A connected graph is one where all nodes have a path between every other node.

A disconnected graph is one where there are multiple groups of nodes where there is no path connecting them. These are also called disjoint graphs.

Weighted vs. Unweighted

A weighted graph means there is a value assigned to each edge. For the solution, you may want to maximize or minimize the total weight of following a path.

For example, selecting your GPS route works as a weighted graph where an edge's weight would indicate the time between the locations (nodes). Not all routes are equal, and you want the path that requires the shortest time to travel between the destinations you want to visit. Google Maps would give you the path that minimizes the time (weight) to visit all the locations, which may or may not be the actual shortest path in distance because of other factors such as traffic.

An unweighted graph is what we've already been discussing where every edge is valued the same.

Traversing a Graph: DFS vs. BFS

Understanding breadth-first search (BFS) and depth-first search (DFS) is essential, and you should feel comfortable implementing both. We'll briefly introduce the concepts here, and then you can explore them further in their sections.

Depth-first search: DFS is implemented using a stack, and it goes as deep as it can down a path first and fully explores it before checking another. It goes deep before it goes wide. DFS is often more intuitive and can be easily implemented using recursion.

Breadth-first search: BFS is implemented using a queue and visits the closest nodes first. It explores neighbors before going to their children and goes wide before it goes deep. This is used to find the shortest past between nodes.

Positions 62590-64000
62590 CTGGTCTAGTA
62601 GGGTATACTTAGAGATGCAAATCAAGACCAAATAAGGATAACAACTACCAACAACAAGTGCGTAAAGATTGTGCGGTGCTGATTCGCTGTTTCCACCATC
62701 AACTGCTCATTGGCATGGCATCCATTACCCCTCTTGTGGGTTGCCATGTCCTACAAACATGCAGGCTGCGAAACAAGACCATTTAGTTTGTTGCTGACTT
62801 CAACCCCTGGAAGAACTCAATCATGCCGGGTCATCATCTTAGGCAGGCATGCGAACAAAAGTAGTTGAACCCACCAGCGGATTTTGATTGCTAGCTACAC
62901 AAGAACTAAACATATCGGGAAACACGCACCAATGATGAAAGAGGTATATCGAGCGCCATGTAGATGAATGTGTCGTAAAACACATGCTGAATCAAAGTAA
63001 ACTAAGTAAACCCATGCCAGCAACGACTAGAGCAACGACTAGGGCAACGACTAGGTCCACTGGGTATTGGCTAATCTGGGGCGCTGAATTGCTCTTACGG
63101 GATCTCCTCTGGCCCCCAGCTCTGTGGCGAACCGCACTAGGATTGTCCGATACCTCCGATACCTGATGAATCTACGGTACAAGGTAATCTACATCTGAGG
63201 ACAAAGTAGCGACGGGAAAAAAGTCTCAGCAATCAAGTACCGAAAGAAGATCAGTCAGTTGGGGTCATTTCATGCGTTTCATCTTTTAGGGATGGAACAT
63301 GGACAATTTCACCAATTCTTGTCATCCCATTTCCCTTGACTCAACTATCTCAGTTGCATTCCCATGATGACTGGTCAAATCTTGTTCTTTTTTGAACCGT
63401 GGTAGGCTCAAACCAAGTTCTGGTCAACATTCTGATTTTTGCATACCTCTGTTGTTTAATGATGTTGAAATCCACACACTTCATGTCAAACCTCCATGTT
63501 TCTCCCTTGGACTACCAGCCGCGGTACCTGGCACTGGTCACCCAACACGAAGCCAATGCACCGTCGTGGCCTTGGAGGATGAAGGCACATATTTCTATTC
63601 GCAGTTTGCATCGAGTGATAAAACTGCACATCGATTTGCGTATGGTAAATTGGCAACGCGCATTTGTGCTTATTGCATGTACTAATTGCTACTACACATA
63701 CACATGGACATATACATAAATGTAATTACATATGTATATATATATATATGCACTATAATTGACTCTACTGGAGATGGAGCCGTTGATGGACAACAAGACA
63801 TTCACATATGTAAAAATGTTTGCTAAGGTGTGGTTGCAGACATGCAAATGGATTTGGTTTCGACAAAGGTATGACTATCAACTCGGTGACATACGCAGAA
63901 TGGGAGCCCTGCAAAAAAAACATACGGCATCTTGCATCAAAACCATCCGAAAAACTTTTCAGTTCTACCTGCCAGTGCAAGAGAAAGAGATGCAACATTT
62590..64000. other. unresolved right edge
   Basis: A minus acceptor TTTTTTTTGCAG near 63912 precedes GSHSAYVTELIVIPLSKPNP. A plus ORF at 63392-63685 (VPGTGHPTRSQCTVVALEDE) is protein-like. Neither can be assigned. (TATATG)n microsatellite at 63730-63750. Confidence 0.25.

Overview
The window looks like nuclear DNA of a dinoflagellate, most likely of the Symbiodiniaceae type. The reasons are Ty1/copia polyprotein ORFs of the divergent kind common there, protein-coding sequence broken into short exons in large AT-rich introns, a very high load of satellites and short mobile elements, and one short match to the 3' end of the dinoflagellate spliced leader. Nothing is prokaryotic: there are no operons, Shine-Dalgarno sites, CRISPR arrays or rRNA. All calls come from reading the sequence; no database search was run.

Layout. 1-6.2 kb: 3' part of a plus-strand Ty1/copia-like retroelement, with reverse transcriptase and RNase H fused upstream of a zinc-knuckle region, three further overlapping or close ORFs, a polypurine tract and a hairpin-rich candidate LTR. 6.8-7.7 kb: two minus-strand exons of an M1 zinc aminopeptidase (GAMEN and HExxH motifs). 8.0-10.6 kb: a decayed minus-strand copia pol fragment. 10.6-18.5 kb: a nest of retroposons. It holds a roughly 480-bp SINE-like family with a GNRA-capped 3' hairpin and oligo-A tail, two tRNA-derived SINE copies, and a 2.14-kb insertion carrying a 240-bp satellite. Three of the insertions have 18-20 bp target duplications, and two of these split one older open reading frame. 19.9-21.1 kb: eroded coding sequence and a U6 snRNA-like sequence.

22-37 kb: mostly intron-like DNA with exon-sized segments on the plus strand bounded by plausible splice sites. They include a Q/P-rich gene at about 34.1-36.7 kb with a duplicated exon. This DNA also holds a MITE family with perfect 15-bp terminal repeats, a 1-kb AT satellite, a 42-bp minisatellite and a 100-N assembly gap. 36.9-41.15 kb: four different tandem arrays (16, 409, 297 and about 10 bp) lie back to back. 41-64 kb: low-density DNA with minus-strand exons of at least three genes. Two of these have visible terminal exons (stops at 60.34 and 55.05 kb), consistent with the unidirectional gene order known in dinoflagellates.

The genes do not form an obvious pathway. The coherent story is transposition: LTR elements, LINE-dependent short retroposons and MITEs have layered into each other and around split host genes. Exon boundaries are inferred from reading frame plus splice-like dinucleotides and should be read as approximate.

Often for graph interview questions, performing the traversal is half the battle. Then you just visit each node and utilize its data.

Representing a Graph

One way graphs are represented in interviews is to be given a starting node and then traverse the graph by following the edges.

class GraphNode {
  constructor(data) {
    this.data = data;
    this.edges = [];
  }
}

It's also possible to represent graphs using other data structures like a hash table or matrix.

Credit: VisuAlgo

Adjacency List

We'll use the following graph in our examples:

An adjacency list is one of the most common ways to represent a graph. A hash table is used where a key represents the individual nodes, and each key's value is an array of the neighbors connected to this node. So the array represents the edges for nodes connected to the current node.

// const adjacencyListGraph = {
//   currentNode: [list of connected nodes (the edges)],
// }

const adjacencyListGraph = {
  0: [1, 2], // node 0 has edges with 1 and 2
  1: [0, 3], // node 1 has edges with 0 and 3
  2: [0, 3], // node 2 has edges with 0 and 3
  3: [1, 2, 4], // node 3 has edges with 1, 2, and 4
  4: [3], // node 4 has an edge with 3
};

Adjacency Matrix

An adjacency matrix has values where a 1 means there is a connection between nodes, and a 0 means there is not a connection. The index of the row or column represents the node value.

const adjacencyMatrixGraph = [
  // node: 0, 1, 2, 3, 4
          [0, 1, 1, 0, 0], // node 0
          [1, 0, 0, 1, 0], // node 1
          [1, 0, 0, 1, 0], // node 2
          [0, 1, 1, 0, 1], // node 3
          [0, 0, 0, 1, 0], // node 4
];

Node 3 has an edge with nodes 1, 2, and 4. So, adjacencyMatrixGraph[3][1], adjacencyMatrixGraph[3][2], adjacencyMatrixGraph[3][4] all equal 1.

Likewise, adjacencyMatrixGraph[1][3], adjacencyMatrixGraph[2][3], adjacencyMatrixGraph[4][3] all equal 1 (in addition to their other edges).

Edge List

An edge list contains arrays of two items where each array represents two nodes that share an edge.

const edgeListGraph = [
  [0, 1], // edge between 0 and 1
  [0, 2], // edge between 0 and 2
  [1, 3], // edge between 1 and 3
  [2, 3], // edge between 2 and 3
  [3, 4], // edge between 3 and 4
];